Apr 28, 2015
DON'T JUDGE BLACKS DIFFERENTLY PRAGER
When whites riot, the public rightly labels them as criminals. When
blacks riot, the public considers them to be protestors with
legitimate grievances. Is this different standard fair? Or is it an
example of a new form of racism cloaked in low expectations? Chloe
Valdary, a black student at the University of New Orleans,
prager university Don't Judge Blacks Differently
Many people believed that the election of a black President would
advance America to a new era of racial harmony.
That belief proved to be mistaken. In retrospect it was naive to
think that a single event -- even the election of a black president
-- would wash away a stain so deeply ingrained in our culture. The
debate about how much racism there is in America -- and
specifically the disparity between the races -- is just as fierce
as ever. That's okay with me. Discrimination still exists. Let's
deal with it openly and honestly. Unfortunately, that's very hard
One reason, I've discovered, is that many people feel that they
have to treat blacks with kid gloves. They think this is noble...
enlightened... progressive. It's not. It's demeaning and
condescending. In fact, it's racist.
A recent experience brought this home to me. In an anthropology
class, my professor decided to discuss the shooting of Michael
Brown, a black teenager, by a white police officer in Ferguson,
Missouri. Before I tell you what transpired, I need to tell you
something about this professor. First of all, I like her very much.
She's interesting and engaging. But more importantly, she took a
non-PC approach to the class, which I found refreshing. She
encouraged us to study the data dispassionately and draw our
conclusions from that.
But when the subject of Ferguson came up, all this objectivity went
out the window. When a classmate said, following a debate over the
details of the case, that the facts "ultimately don't matter," my
professor agreed. All that matters, this classmate added, is that a
"black boy was killed by a white cop." Another example of racism in
a racist society. Pure and simple.
So, therefore, riots that followed the grand jury decision not to
indict the officer were the legitimate reactions of people who
"just couldn't take it anymore." And that's when I knew that what I
was really hearing was not an expression of compassion and
understanding, but something else.
Rioting and looting are acceptable forms of behavior? Why? Because
the rioters and looters have no other options? Really? In free,
democratic America, you have no other options? Does this apply to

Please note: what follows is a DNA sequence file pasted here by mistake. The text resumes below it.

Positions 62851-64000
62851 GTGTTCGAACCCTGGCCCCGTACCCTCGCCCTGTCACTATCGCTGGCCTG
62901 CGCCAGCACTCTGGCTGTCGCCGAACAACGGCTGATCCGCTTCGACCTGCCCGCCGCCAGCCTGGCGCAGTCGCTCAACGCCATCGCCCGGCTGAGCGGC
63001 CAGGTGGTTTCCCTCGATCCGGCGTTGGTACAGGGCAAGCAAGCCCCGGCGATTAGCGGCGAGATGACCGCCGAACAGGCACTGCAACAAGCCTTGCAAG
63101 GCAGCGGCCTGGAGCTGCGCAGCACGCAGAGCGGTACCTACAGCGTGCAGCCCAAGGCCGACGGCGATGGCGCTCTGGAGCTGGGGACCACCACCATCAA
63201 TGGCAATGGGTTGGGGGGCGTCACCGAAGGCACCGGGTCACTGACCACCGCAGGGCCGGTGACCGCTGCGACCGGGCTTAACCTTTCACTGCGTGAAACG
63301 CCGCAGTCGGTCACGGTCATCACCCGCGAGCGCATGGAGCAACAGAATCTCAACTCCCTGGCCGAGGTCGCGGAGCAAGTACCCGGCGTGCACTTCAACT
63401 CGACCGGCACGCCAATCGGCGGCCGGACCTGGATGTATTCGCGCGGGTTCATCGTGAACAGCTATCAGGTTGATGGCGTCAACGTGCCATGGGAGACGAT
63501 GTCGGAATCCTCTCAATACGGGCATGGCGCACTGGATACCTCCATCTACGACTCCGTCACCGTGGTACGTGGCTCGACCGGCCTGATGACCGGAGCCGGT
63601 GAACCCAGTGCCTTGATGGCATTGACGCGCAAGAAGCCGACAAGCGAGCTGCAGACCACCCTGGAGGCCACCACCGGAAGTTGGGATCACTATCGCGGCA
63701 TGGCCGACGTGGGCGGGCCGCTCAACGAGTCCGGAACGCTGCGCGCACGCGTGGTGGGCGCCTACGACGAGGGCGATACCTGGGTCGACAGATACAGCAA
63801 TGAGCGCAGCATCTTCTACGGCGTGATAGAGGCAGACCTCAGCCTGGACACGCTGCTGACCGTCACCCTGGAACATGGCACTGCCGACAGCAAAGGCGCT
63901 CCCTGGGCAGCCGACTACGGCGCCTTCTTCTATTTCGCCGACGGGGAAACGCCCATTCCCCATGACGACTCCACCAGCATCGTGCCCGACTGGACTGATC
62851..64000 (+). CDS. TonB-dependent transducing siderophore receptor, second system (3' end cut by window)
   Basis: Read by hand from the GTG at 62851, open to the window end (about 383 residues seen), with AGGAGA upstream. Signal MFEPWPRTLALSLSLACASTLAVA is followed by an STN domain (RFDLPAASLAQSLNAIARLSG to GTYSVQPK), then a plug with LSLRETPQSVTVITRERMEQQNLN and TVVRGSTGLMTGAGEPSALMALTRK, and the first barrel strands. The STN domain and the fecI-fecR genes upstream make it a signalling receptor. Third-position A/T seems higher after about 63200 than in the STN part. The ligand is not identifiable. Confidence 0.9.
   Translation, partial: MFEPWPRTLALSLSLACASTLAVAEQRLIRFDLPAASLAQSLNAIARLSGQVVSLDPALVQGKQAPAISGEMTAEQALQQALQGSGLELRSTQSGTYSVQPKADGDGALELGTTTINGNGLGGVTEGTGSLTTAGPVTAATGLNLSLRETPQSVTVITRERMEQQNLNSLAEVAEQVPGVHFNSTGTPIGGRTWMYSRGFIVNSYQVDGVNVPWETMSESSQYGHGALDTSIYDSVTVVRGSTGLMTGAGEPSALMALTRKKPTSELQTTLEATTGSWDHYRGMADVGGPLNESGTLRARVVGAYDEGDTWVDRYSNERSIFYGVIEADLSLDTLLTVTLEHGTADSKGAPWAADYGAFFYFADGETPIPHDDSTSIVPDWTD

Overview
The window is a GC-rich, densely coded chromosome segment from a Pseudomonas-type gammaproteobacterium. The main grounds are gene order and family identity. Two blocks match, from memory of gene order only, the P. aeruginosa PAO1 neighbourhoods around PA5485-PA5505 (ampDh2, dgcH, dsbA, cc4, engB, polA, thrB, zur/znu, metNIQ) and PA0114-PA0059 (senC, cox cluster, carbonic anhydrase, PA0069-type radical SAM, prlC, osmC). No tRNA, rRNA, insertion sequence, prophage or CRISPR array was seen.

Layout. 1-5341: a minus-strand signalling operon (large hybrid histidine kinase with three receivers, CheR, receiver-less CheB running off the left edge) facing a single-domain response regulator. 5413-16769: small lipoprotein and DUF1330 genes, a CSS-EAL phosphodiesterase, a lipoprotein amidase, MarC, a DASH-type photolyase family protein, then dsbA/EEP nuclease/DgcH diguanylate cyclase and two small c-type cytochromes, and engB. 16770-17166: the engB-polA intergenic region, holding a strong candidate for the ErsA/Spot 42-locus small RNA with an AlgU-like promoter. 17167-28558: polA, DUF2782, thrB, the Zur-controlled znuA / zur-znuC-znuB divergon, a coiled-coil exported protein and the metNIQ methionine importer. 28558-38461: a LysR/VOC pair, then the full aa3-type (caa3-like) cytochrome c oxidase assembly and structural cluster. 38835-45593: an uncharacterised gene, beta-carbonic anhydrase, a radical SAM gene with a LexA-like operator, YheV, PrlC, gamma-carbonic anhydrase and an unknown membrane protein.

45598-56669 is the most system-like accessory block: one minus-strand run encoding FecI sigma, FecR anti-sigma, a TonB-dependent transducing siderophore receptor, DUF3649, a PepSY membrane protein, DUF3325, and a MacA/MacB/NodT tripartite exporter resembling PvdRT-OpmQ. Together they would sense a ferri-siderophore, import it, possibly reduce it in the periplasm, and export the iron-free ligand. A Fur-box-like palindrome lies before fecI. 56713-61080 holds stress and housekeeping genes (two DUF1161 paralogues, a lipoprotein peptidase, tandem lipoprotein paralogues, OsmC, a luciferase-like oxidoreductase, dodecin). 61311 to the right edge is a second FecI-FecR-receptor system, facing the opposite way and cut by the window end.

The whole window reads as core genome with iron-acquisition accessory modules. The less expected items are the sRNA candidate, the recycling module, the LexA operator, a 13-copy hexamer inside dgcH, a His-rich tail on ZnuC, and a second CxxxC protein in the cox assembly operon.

all ethnic groups? Hispanics? Southeast Asians? Pacific Islanders?
Of course not.
But we -- the enlightened ones -- are ready with a pre-packaged
list of excuses when blacks riot and loot. Worse, when it comes to
judging black behavior, even facts don't matter. All that matters
is the skin color of the teenager and the skin color of the
Well, not in my world. If a white cop kills a white kid, the facts
matter. If a black cop kills a black kid, the facts matter. If a
black cop kills a white kid, the facts matter. And if a white cop
kills a black kid, the facts matters. To suggest anything else is
to perpetuate discrimination, the very thing that those who espouse
social justice claim to want to end.
Anyone, whether white or any other color, who excuses blacks for
bad behavior just because they are black obviously doesn't consider
blacks their equal. Rather, they view blacks, in effect, as
children who are unable to adhere to the standards to which every
other group is held. Think carefully about that. The only
difference between this view and that of white supremacists is that
white supremacists are honest and open: in their view blacks are
inferior to whites. Period.
But those who condescend to blacks cloak themselves in
self-righteousness. So, somehow that makes it okay. The bad
behavior happens -- a riot in Ferguson -- and they nod knowingly:
"They couldn't take it anymore. Who can blame them?" I'll take the
white supremacist any day. First, there are very few of them and
they have no power. Second I can easily prove them wrong. But how
do I shake off the Condescenders, the Patronizers? There are a lot
of them, they have a lot of power and they think they mean well.
How do I convince them that, as a black human being, I want to be
-- I must be --judged by the same standards as everybody else?
So, how about this for a change? Treat blacks equally. Always. In
every way. Not differently. Not better. Not worse. Not like we're
demons. Not like we're angels. Is that so hard to do?
Because if we really want racial harmony -- not to mention an end
to racism -- that's the only way to get there.
I'm Chloe Valdary for Prager University.